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HIA raises concerns over government’s fuel emission standards’ impact on the building industry


The Housing Industry Association (HIA) has voiced significant concerns regarding the implications of the Federal Government’s proposed fuel emissions standards on the costs associated with the building industry, particularly for tradespeople. Simon Croft, the HIA’s Chief Executive of Industry & Policy, emphasized the potential for these standards to elevate the cost of doing business. “The Housing Industry Association is concerned about the impact the Federal Governments fuel emissions standards will have on the cost of doing business for tradies,” Croft noted.

Despite assurances from the Federal Government that the new emissions standards would not increase the costs of utes, 4WD’s, or other light-commercial vehicles, nor limit accessibility to these types of vehicles in the future, Croft highlighted discrepancies in predictions within the industry. He stated that other industry experts have developed models indicating that the new regulations will introduce significant upfront costs and likely compel car manufacturers to reduce the availability of vehicle types critical to the building industry.

Croft also pointed out that the building sector has not been directly consulted on these new standards, despite their potential direct impacts. “The building industry hasn’t been directly consulted on these new emission standards, despite their potential direct impacts and we would encourage the Federal Government to engage with our industry on the timing and introduction of the proposed new laws,” he declared. This lack of consultation occurs amid challenging times for the industry, which has experienced substantial construction price increases over the past three years due to material and labor shortages, as well as a raft of changes in regulations relating to building, work health and safety, taxation, and business compliance.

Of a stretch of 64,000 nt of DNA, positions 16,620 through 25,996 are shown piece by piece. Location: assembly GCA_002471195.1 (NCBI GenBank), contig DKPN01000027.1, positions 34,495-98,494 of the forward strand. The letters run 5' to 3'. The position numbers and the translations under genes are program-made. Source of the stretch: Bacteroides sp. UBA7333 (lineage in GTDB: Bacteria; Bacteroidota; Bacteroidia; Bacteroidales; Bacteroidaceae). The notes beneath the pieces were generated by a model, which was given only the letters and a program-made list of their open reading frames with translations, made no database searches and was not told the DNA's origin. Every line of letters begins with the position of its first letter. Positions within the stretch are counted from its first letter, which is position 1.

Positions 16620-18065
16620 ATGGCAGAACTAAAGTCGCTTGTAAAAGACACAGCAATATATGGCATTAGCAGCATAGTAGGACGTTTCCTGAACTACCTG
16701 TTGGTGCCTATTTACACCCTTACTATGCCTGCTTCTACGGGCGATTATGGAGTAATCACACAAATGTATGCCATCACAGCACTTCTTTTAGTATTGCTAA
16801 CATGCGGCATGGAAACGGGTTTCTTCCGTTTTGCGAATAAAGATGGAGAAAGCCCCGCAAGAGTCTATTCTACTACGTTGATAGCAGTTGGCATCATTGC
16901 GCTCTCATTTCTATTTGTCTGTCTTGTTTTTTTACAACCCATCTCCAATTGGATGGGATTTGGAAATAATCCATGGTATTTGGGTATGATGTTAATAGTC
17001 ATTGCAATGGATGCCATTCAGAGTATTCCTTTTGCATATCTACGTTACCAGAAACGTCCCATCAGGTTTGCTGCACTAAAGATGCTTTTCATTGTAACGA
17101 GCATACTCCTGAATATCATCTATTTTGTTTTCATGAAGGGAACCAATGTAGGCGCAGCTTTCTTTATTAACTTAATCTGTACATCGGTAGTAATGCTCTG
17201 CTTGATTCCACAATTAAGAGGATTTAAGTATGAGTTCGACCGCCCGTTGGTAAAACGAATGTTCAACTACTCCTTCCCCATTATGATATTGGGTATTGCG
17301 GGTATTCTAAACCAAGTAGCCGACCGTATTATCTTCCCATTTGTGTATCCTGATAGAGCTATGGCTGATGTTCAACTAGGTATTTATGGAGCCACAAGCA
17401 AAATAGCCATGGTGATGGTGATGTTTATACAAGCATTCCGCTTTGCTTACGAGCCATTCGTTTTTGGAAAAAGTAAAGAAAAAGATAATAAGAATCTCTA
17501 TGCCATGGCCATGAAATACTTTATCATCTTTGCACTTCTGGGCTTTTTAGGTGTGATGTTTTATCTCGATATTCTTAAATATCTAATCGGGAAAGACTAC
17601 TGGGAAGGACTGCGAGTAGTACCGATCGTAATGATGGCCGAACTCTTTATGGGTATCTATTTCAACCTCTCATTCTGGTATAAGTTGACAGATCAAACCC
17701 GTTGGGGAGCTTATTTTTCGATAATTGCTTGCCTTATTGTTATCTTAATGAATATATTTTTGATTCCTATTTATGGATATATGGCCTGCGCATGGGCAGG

Adding further costs, complexities, or regulatory barriers at this juncture, Croft argued, would exacerbate the challenges faced by those in the building industry, potentially affecting housing supply and affordability. “Any further added costs, complexities or regulatory impediments being layered over the top of our industry at this time will only make their jobs harder and have downstream impacts on housing supply and affordability,” he expressed.

Although the HIA acknowledges the intent behind the proposed emission standards to reduce fuel costs and lower emissions, Croft mentioned the uncertainty and lack of available information as significant concerns that hinder the industry’s ability to prepare for the changes effectively. He called on the government to provide transparency by releasing their modeling. “Therefore, we would encourage the Government to release their modelling to provide clarity and certainty on the new proposed laws to allow industry to adequately gauge the impact of the laws,” Croft asserted.

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